In support of his argument, Adams cites United States v. ORS, Inc., 997 F.2d 628 (9th Cir. 2004) in which the Ninth Circuit held that an indictment for antitrust violations under Section One of the Sherman Act must contain more than "a mere allegation of a relationship to interstate trade or commerce." Id. at 630. The Ninth Circuit has explained, however, that its holding in ORS "was premised on the fact that the case involved a prosecution under the Sherman Act, which requires a more significant showing of an effect on interstate commerce." United States v. Fernandez, 388 F.3d 1199, 1218 (9th Cir. 2004). " ORS represents the exception rather than the general rule on pleading requirements in the indictment... we hold that the more lenient pleading requirements of Hobbs Act prosecutions should be applied to RICO cases." Id.

Adams also argues that the RICO charge should be dismissed because it is duplicitous. "An indictment is duplicitous if it sets forth separate and distinct crimes in one count." United States v Davis, 306 F.3d 398, 415 (6th Cir. 2002). Whether an indictment is duplicitous is a legal question. United States v. Campbell, 279 F.3d 392, 398 (6th Cir. 2002). "An indictment does not charge multiple conspiracies if there is one overall agreement among the various parties to perform different functions in order to carry out the objectives of the conspiracy." United States v. Kelley, 461 F.3d 817, 830 (6th Cir 2006) (citation and internal quotations omitted).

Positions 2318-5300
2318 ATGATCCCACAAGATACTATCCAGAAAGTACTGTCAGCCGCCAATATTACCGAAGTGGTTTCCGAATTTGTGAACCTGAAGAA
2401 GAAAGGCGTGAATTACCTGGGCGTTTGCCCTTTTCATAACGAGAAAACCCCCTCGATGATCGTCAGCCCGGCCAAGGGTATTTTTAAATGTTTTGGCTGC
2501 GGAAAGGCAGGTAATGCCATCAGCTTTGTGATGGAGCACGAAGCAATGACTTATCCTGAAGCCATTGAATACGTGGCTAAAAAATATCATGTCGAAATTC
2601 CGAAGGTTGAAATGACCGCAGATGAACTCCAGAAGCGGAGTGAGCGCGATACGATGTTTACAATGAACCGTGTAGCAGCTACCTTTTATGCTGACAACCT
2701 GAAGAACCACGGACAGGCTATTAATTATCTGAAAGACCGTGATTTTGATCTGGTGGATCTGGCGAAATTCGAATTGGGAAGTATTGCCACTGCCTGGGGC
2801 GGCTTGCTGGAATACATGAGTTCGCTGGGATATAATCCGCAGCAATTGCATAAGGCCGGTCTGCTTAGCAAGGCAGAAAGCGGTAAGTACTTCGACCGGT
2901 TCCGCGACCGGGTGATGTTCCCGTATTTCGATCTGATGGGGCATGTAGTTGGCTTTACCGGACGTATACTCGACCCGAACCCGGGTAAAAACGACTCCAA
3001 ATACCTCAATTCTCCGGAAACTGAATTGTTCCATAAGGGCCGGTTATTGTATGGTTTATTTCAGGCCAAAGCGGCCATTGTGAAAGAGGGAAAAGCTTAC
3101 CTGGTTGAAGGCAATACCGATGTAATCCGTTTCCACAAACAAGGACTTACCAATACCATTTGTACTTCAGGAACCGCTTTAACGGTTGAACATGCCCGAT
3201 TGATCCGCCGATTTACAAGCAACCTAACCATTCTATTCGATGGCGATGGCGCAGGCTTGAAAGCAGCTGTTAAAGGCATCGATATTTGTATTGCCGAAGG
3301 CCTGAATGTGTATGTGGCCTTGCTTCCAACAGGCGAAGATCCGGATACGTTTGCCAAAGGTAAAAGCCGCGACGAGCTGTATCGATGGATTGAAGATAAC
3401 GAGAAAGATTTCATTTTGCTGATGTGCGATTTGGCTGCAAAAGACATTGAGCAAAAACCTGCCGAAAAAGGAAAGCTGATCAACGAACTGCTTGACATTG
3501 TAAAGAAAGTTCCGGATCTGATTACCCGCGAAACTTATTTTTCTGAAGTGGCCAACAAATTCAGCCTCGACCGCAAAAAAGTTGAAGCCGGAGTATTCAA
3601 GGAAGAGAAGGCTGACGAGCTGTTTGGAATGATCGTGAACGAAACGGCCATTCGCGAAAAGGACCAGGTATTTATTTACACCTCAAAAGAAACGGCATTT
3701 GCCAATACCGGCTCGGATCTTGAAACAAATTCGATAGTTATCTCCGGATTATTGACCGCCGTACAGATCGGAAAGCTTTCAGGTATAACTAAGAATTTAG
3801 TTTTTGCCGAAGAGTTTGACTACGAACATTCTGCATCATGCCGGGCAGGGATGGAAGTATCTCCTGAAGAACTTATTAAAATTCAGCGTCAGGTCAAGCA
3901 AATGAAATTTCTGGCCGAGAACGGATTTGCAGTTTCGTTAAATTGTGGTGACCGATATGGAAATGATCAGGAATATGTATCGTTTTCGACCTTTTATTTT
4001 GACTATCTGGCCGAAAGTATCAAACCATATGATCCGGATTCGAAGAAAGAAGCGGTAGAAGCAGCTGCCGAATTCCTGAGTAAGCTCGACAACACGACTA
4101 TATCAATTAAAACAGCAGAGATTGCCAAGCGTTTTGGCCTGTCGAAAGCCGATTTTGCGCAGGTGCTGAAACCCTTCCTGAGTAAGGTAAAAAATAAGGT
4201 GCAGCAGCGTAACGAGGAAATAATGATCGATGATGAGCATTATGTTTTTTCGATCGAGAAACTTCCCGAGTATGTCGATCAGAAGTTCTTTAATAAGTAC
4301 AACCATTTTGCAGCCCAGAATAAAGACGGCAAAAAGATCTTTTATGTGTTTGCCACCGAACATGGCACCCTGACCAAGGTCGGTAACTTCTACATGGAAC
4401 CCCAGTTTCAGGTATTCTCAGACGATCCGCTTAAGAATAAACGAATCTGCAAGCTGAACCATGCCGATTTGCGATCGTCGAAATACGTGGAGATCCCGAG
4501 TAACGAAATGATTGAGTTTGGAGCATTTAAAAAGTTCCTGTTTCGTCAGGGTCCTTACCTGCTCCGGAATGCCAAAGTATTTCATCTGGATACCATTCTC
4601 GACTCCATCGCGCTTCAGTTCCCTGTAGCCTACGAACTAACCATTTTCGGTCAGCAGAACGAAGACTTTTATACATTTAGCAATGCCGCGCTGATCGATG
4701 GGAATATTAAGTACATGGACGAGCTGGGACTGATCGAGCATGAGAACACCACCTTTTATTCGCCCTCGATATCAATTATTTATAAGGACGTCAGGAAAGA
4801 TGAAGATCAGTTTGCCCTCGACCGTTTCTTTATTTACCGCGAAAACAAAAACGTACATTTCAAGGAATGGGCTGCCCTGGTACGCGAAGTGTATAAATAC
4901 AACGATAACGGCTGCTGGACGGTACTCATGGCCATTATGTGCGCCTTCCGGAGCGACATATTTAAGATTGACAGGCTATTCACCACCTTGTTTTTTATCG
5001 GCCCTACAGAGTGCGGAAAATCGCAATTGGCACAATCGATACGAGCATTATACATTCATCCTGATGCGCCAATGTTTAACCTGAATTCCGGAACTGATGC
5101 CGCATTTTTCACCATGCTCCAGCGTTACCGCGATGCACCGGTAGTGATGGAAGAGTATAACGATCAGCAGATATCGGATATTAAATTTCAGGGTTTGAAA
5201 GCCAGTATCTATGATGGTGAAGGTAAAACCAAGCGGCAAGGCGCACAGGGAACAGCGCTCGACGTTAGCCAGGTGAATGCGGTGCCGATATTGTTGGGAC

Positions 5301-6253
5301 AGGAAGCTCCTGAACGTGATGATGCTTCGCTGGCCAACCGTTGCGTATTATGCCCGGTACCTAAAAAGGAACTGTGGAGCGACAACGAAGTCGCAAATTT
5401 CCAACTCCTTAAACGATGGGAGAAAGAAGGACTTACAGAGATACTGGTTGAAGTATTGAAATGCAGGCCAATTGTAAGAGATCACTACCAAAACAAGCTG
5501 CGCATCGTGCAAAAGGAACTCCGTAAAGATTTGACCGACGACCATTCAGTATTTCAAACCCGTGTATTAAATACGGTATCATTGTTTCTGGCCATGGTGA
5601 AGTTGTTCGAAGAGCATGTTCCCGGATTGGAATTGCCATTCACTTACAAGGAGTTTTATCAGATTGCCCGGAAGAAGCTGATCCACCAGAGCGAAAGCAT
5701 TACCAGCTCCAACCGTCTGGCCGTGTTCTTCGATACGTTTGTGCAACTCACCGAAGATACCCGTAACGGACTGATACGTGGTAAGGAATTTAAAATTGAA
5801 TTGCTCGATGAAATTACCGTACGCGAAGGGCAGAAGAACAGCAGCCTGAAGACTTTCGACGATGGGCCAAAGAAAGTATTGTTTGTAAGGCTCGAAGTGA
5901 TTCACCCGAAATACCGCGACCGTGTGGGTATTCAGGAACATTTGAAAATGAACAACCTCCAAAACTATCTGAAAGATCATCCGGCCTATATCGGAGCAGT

Count one of the indictment alleges that the defendants had two common objectives: political power and control within Clay County and personal enrichment for themselves and their associates. The indictment alleges that the defendants obtained their objectives through the Clay County Board of Elections (the "Board") and the offices of circuit judge, superintendent of schools, and county clerk. The indictment alleges that, to achieve their objectives, the defendants engaged in a pattern of bribery to affect the outcome of elections and also engaged in obstruction of justice designed to conceal their role in that activity. The indictment alleges that, from March 2002 to July 17, 2007, all of these defendants agreed to commit at least two acts of "racketeering activity, " consisting of bribery in violation of state law and obstruction of justice in violation of federal law.

The indictment alleges that defendants Maricle and Adams used their political influence in the county to appoint corrupt members to the Board and that they caused the Board's election officers to buy votes and recruited individuals to run for county offices.

The indictment alleges that defendant Jones was Democrat Election Commissioner on the Board and that, in that position, he appointed election officers who would buy votes. The indictment further alleges that he instructed election officers on how to buy votes and how to change voters' votes at the voting machine. The indictment further alleges that Jones was required to certify the accuracy of the election results and that he did so knowing that the results were false.

The indictment alleges that William Stivers was an election officer and that, in that position, he bought votes and changed votes at the voting machines. The indictment further alleges that Stivers demanded that candidates pay him money.

The indictment alleges that defendant Freddy W. Thompson was the Clay County Clerk and a member of the Board. The indictment alleges that he told election officers how to change votes at the voting machines. The indictment further alleges that Thompson was required to certify the accuracy of the election results and that he did so knowing that they were false.

Thus the indictment charges one over overall agreement among the defendants to perform different functions in order to obtain the conspiracy's objective: political power and personal enrichment for the members of the conspiracy and their associates.

For all these reasons, the Court hereby ORDERS that the motion to dismiss the RICO count filed by Defendant Douglas C. Adams (DE 1410) is DENIED.